Which Joe gave his name to ‘sloppy joes’? We look at five interesting sandwiches and their lexical origins.
A thing that is partly good and partly bad.‘this book is a bit of a curate's egg’
- ‘Volumes of collected journalism do rather tend to be curate's eggs.’
- ‘Like the curate's egg, however, our experience was only good in parts.’
- ‘While the evening was, like the curate's egg, only good in parts, it still made for a good evening in the theatre and one I have no reservation in recommending.’
- ‘The result: a curate's egg of a company which will find it hard to punch its weight in stock markets wary of hybrid deals based on regulatory need rather than financial reality.’
- ‘Jones has been trying to run a curate's egg in an industry that has become increasingly specialised.’
- ‘But without the accompanying TV show, all crashing waves, white sand and gnarly crofters, the book reveals itself as something of a curate's egg.’
- ‘The collection is something of a curate's egg and some of the essays, it must be said, seem to trail off into rather bizarre fields of modem learning.’
- ‘The market this week has been a real curate's egg with cattle taking a sharp downward turn following upon the Irish dumping; but the other two sectors were very healthy.’
- ‘In fact it's a curate's egg - good in parts, but the parts that are good are very good.’
- ‘Another curate's egg certainly won't be good enough.’
- ‘Like the curate's egg, this path is good in parts.’
- ‘The markets on Monday and Tuesday were akin to the old curate's egg.’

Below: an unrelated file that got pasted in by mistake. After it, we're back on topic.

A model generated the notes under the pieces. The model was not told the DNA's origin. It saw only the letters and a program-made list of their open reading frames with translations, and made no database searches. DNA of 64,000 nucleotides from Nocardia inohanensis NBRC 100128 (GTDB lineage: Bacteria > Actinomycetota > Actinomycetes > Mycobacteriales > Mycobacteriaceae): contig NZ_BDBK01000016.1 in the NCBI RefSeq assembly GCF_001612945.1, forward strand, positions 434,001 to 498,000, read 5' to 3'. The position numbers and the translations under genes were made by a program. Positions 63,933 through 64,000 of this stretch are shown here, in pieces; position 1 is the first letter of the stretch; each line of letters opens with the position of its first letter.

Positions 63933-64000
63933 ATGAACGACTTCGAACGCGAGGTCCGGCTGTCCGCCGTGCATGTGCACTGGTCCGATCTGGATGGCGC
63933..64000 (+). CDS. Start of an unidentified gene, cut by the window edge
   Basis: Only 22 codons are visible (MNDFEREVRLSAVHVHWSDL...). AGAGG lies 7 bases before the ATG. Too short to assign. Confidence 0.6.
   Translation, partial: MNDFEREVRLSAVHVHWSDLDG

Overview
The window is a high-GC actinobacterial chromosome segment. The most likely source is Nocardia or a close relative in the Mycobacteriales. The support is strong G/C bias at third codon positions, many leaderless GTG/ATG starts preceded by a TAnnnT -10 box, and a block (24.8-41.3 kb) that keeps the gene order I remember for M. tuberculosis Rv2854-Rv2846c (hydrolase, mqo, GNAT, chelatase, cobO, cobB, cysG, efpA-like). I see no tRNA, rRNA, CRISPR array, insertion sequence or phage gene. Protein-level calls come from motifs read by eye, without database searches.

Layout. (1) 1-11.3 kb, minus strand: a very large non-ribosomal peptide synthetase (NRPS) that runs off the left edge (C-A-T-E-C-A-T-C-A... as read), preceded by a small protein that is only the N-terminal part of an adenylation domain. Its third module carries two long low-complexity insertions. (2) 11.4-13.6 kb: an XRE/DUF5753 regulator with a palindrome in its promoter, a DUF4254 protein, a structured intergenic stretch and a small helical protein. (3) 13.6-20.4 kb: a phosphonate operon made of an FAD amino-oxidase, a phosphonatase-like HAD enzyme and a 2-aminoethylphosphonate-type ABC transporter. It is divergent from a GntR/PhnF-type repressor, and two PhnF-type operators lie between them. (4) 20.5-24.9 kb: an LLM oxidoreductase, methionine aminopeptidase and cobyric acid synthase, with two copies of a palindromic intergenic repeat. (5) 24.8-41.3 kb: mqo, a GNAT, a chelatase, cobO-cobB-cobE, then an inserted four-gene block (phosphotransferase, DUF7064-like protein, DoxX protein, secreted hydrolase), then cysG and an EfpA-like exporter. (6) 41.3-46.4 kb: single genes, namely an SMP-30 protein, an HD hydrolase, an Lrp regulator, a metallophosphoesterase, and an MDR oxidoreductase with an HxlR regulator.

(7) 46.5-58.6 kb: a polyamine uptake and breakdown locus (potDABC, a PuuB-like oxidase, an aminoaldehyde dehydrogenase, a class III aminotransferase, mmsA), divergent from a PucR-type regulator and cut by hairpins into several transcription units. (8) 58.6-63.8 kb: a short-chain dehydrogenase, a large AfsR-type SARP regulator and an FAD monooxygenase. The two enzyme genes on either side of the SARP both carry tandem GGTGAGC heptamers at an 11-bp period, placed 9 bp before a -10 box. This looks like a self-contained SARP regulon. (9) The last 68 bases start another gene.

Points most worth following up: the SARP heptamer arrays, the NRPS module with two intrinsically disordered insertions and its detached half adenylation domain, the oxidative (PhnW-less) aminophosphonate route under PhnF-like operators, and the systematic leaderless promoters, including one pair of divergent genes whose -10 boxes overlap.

- ‘Like the curate's egg, Costa Rica's goalkeeper was good in spots.’
- ‘This compilation is a bit of a curate's egg, omitting the Virgin years which yielded the band's classic output and instead gathering together material from early albums, live material from the 80s and a slew of 90s pieces.’
- ‘There are many who aver that the various systems of medicines resemble a curate's egg, good in parts.’
- ‘It's a fine film, the very definition, perhaps, of a curate's egg.’
- ‘The defence was like the curate's egg, good in spots, but inclined to be a bit jittery under pressure.’
- ‘It would be being over kind to suggest that it's a curate's egg of a schedule, but it's not quite the stinker it could have been.’
- ‘Like the curate's egg, they have been good in parts.’
- ‘In my opinion, it's a bit of a curate's egg, so no more than five for now!’
Early 20th century: from a cartoon in Punch (1895) depicting a meek curate who, given a stale egg at the bishop's table, assures his host that ‘parts of it are excellent’.
We take a look at several popular, though confusing, punctuation marks.
From Afghanistan to Zimbabwe, discover surprising and intriguing language facts from around the globe.
The definitions of ‘buddy’ and ‘bro’ in the OED have recently been revised. We explore their history and increase in popularity.